The Family in Past Perspective
An Interdisciplinary Exploration of Familial Relationships Through Time
- Available for pre-order. Item will ship after May 31, 2021
This volume takes a more comprehensive view of past familial dynamics than has been previously attempted. By applying interdisciplinary perspectives to periods ranging from the Prehistoric to the Modern, it informs a wider understanding of the term family, and the implications of family dynamics for children and their social networks in the past.
Contributors drawn from across the humanities and social sciences present research addressing three primary themes: modes of kinship and familial structure, the convergence and divergence between the idealised image and realities of family life, and the provision of care within families. These themes are interconnected, as the idea and image of family shapes familial structure, which in turn defines the type of care and protection that families provide to their members. The papers in this volume provide new research to challenge assumptions and provoke new ways of thinking about past families as functionally adaptive, socially connected, and ideologically powerful units of society, just as they are in the present. A broad focus on the networks created by familial units also allows the experiences of historically underrepresented women and children to be highlighted in a way that underlines their interconnectedness with all members of past societies.
The Family in Past Perspective fills a much-needed niche across disciplinary boundaries. The wide scope of the book has research implications, and informs, fields ranging from bioarchaeology to women's history and childhood studies within archaeology and more traditional social historical disciplines and anthropology.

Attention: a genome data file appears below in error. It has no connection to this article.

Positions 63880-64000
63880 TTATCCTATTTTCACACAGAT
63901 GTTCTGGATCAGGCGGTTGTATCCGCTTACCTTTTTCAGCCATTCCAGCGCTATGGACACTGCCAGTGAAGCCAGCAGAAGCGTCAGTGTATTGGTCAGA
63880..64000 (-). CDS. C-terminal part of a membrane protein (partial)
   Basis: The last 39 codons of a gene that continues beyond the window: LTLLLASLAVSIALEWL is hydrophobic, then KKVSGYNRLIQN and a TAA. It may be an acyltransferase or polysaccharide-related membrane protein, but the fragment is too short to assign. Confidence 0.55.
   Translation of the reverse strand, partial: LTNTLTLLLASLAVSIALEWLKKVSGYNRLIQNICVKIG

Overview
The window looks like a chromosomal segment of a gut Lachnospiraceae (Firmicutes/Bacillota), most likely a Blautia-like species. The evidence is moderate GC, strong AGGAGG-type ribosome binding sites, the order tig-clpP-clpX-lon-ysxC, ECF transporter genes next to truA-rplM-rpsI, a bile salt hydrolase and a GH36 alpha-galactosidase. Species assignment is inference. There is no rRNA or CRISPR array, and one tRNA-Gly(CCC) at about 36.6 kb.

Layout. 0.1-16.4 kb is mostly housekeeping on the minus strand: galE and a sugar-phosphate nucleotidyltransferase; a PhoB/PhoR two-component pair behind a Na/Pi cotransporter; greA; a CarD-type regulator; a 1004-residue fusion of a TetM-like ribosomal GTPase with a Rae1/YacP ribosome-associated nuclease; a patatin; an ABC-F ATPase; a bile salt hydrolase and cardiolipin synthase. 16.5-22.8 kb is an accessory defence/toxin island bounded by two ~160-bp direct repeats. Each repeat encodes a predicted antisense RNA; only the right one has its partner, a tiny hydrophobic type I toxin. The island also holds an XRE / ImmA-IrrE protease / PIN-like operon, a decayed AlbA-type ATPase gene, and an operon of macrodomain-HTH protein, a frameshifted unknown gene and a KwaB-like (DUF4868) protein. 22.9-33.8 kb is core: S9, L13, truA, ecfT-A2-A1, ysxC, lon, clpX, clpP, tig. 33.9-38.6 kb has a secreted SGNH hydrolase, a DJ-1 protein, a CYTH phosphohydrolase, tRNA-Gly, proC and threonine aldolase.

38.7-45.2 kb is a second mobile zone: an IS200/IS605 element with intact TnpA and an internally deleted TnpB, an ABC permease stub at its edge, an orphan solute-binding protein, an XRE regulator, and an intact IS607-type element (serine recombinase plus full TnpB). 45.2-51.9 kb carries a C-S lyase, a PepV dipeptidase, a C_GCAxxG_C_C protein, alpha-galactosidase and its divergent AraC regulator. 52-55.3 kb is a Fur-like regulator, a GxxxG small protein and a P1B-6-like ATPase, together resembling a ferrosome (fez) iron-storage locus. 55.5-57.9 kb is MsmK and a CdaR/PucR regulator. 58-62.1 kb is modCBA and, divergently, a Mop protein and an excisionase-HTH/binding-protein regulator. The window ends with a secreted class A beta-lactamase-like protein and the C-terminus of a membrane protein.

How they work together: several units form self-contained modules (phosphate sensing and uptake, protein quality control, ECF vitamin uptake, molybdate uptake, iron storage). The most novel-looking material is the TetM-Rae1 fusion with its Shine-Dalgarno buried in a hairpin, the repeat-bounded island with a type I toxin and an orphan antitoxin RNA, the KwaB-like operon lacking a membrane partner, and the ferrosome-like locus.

Table of Contents
Eileen M. Murphy
Ellen J. Kendall and Ross Kendall
Part I: Ties that bind: defining family structure and dynamics in the past
2. Slavery, emancipation, and the construction of family on San Salvador, The Bahamas
John D. Burton
3. Alloparenting adolescents: evaluating the social and biological impacts of leprosy on young people in Saxo-Norman England (9th to 12th centuries AD) through cross-disciplinary models of care
Kori L. Filipek, Charlotte Roberts, Rebecca L. Gowland, and Katie Tucker
4. Blended or constructed families? Family, neighbourhood, and domestic space in early modern England
Part II: Between the ideal and the real: image, ideology, and the past family
5. Rousseau and the imagery of the la mère éducatrice in late 18th century French art
6. Mother-love in the time of malaria: the politics of internal colonisation, endemic disease, and parent-child relations in Britain
Ellen J. Kendall and Ross Kendall
7. Children in the attic: family, emotion, and material culture in a post-medieval liminal space
Sally Crawford, Philip Salmon and Katharina Ulmschneider
Part III: Relative needs: the provision of care and resources within familial units
8. Poisoned pregnancies: consequences of prenatal lead exposure in relation to infant mortality in the Roman Empire
Joanna Moore, Michelle Williams-Ward, Kori L. Filipek, Rebecca L. Gowland, and Janet Montgomery
9. ‘Guarded treasures’: child health, care, and loss in urban families from the mid-18th to 19th century London
10. We’re all in this together: accessing the maternal-infant relationship in prehistoric Vietnam
Alisha B. Adams, Siân E. Halcrow, Charlotte L. King, Melanie J. Miller, Melandri Vlok, Andrew R. Millard, Darren R. Gröcke, Hallie Buckley, Kate Domett, Hiep Hoang Trinh, Tran Thi Minh, and Marc F. Oxenham
Siân E. Halcrow, Rebecca L. Gowland, and Emma Sudron
Ellen J. Kendall is a postdoctoral researcher, with recent roles in the Department of Archaeology at Durham University and the EQUIPOL Research Group at the University of York. She serves as the Treasurer for the Society for the Study of Childhood in the Past (SSCIP).
Ross Kendall is an experienced field archaeologist and human osteologist, with a PhD in Archaeology and Anthropology from Durham University. He is the editorial assistant for the journal Antiquity.